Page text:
The Devil's Harvest: A Ruthless Killer, a Terrorized Community, and the Search for Justice in California's Central Valley
“if you killed the right people, people who were poor, non-white, and who didn’t have anyone to speak up for them, you could literally get away with murder. Well, almost get away with murder.”
Jose Manuel Martínez was born and raised in California and blended in easily among the farm laborers of California’s San Joaquin Valley where he lived a modest and unassuming life. But in stark contrast to the adoring and dedicated family man he appeared to be, there was an evil flipside that allowed him to pursue a frightening line of work as a hitman and enforcer for a Mexican drug cartel—a wicked profession that he carried out with such precision and technique that he went undetected for decades and claimed the lives of dozens of victims.
Martinez tracked one victim to one of the wealthiest corners of America, a horse ranch in Santa Barbara, and shot him dead, setting off a decades-long manhunt. He shot another man, a farmer right in front of his young wife as they drove to work in the fields. The widow would wait decades for justice. Those were murders for hire. Others he killed for vengeance.
The Devil’s Harvest by Jessica Garrison is a captivating true crime story of unbelievable terror that shockingly spanned nearly four decades in California’s central coast and valley. Garrison is an investigative editor for Buzzfeed News and spent more than a decade as a reporter at the Los Angeles Times. This is her debut nonfiction work.
Garrison asked Martinez why he had murdered so many people and how he had gotten away with it for so long? How he could “kill without remorse” and sometimes “even relish” it, while at the same time be so kind and generous with his own family. Martinez “paused for a moment, and then he laughed ruefully. It’s a long story.”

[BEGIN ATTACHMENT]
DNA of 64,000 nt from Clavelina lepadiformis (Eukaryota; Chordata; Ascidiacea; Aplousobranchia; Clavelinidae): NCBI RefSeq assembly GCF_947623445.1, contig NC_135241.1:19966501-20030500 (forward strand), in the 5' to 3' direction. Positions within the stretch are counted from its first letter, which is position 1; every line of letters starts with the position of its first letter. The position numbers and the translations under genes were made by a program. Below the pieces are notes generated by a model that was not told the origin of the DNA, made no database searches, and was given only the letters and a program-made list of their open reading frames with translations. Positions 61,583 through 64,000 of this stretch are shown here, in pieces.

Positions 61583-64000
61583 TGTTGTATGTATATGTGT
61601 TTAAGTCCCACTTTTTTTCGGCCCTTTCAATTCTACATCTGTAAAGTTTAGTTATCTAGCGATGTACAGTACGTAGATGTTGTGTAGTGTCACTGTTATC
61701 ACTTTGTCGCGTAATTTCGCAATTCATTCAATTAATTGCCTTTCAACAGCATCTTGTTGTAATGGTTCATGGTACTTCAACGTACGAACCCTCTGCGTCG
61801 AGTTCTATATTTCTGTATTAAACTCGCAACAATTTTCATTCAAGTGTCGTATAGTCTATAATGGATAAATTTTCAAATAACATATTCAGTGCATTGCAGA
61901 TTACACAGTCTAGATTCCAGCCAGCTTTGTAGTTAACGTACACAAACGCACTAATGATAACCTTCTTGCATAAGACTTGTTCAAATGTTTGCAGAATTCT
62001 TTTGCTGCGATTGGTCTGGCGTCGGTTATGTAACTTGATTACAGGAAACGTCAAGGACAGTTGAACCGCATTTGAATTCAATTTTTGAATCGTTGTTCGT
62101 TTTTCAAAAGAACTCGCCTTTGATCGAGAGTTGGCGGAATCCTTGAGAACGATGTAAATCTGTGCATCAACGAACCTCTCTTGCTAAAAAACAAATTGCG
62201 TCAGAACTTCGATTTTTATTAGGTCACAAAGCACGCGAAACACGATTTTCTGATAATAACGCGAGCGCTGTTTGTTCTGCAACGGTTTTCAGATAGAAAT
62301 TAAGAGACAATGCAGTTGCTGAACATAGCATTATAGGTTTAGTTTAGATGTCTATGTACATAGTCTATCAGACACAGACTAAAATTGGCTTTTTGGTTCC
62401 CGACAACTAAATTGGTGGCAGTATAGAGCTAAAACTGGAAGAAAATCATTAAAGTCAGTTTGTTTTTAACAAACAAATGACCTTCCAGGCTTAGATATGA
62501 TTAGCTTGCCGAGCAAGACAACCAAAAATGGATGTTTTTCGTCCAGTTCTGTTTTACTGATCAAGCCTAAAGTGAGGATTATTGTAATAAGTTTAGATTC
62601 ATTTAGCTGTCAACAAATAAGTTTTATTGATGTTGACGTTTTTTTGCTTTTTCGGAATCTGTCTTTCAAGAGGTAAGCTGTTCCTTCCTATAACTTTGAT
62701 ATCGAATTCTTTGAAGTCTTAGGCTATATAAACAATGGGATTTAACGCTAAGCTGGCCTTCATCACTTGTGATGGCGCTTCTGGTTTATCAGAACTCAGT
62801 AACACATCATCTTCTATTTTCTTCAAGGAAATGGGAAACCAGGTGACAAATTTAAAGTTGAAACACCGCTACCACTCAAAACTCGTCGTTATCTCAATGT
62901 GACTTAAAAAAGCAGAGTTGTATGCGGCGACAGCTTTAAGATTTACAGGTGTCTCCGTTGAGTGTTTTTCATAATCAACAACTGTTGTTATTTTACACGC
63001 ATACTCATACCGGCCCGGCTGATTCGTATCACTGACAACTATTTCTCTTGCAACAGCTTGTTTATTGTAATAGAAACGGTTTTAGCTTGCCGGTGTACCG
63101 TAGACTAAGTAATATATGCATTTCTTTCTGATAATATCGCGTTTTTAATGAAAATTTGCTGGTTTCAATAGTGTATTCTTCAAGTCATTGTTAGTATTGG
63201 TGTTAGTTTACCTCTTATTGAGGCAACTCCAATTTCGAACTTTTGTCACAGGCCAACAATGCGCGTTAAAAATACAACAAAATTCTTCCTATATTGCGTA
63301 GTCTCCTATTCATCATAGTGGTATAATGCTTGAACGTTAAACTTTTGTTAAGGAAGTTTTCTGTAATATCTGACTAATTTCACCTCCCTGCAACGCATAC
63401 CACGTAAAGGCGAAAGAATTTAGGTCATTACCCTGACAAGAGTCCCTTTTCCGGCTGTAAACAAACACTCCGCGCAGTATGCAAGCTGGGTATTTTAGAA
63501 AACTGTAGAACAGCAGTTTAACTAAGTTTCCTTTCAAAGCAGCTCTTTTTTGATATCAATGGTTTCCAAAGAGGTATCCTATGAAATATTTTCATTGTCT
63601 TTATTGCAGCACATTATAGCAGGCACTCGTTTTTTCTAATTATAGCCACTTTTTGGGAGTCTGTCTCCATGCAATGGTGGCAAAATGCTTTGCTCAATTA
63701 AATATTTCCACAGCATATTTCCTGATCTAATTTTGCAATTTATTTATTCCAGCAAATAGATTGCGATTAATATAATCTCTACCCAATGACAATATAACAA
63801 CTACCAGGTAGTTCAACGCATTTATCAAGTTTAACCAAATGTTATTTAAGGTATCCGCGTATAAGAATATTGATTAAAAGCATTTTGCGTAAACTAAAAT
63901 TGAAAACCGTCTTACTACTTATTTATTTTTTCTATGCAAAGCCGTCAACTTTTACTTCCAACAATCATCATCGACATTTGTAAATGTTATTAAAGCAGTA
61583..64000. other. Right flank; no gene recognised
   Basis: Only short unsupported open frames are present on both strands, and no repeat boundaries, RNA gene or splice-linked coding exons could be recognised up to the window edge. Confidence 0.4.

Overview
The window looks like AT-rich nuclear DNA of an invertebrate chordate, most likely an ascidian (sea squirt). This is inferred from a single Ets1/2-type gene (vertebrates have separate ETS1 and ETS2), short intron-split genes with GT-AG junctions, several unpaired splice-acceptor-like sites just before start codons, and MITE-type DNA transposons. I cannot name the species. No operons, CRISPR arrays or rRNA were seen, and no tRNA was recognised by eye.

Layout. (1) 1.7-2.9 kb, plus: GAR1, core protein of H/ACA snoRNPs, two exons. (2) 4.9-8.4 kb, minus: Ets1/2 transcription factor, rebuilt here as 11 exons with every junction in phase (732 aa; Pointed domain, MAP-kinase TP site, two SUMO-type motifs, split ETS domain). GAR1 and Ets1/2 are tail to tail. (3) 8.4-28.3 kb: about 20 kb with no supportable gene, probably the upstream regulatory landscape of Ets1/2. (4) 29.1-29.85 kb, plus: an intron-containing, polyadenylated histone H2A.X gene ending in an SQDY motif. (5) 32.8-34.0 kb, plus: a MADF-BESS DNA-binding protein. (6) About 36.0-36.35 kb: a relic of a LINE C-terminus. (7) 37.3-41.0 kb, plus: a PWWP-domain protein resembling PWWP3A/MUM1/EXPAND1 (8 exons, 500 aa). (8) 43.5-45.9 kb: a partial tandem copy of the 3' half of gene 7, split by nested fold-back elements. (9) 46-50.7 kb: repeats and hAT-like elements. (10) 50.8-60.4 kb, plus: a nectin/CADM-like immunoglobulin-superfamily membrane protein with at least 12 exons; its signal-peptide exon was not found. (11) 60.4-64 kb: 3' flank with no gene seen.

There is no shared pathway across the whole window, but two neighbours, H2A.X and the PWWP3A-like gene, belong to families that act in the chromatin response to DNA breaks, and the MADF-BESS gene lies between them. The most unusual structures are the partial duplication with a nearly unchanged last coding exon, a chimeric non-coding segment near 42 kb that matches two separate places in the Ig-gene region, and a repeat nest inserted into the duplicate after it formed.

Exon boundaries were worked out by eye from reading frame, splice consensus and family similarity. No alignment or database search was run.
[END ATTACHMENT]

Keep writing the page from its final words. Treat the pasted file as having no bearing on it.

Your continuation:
In June 2013, Martinez was arrested for the murder of Jose Ruiz and eventually confessed to killing three dozen people in a murderous crime spree that crisscrossed numerous states between 1980 and 2011. In California, he pleaded guilty to nine counts of murder and was sentenced to life in prison and received similar sentences in other states. Most of his crimes were related for Mexican drug cartels, but he also killed out of revenge and pure anger. He claimed that all of his victims deserved to die because many of them had abused women or children.
So how did Jose Martinez manage to evade law enforcement for so long? According to Garrison, he was a sly, savvy character who knew how to circumvent a systemically prejudiced and often narrow-minded criminal justice system: If you killed the right people, people who were poor, non-white, and who didn’t have anyone to speak up for them, you could literally get away with murder. Well, almost get away with murder.
The Devil’s Harvest is a must read for any true-crime aficionado and is a story that desperately needed to be told. It is well-researched and detailed—a riveting in-depth narrative that explores the complexities and failures of the criminal justice system. Jose Martinez murdered without consequence for decades. He left a trail of death and devastation within the migrant farm communities of California’s central valley, a community that was left reeling and pleading for justice that went unanswered for way too long.
“Year after year, Martinez operated with impunity. In Tulare County, where he lived for decades, officials suspected him of murder after murder and yet never charged him. Next door Kern County, where he also lived for a time and committed several murders, has one of the highest murder rates in California and one of the lowest murder-solve rates in the nation.”
Garrison’s years of investigative reporting adds credibility to the narrative and thoroughly details how law enforcement was able to track down and eventually capture Martinez, but she also controversially scrutinizes the failures that allowed the Mexican drug cartels and a psychopathic madman to roam free for decades: shockingly killing without most people ever hearing about it.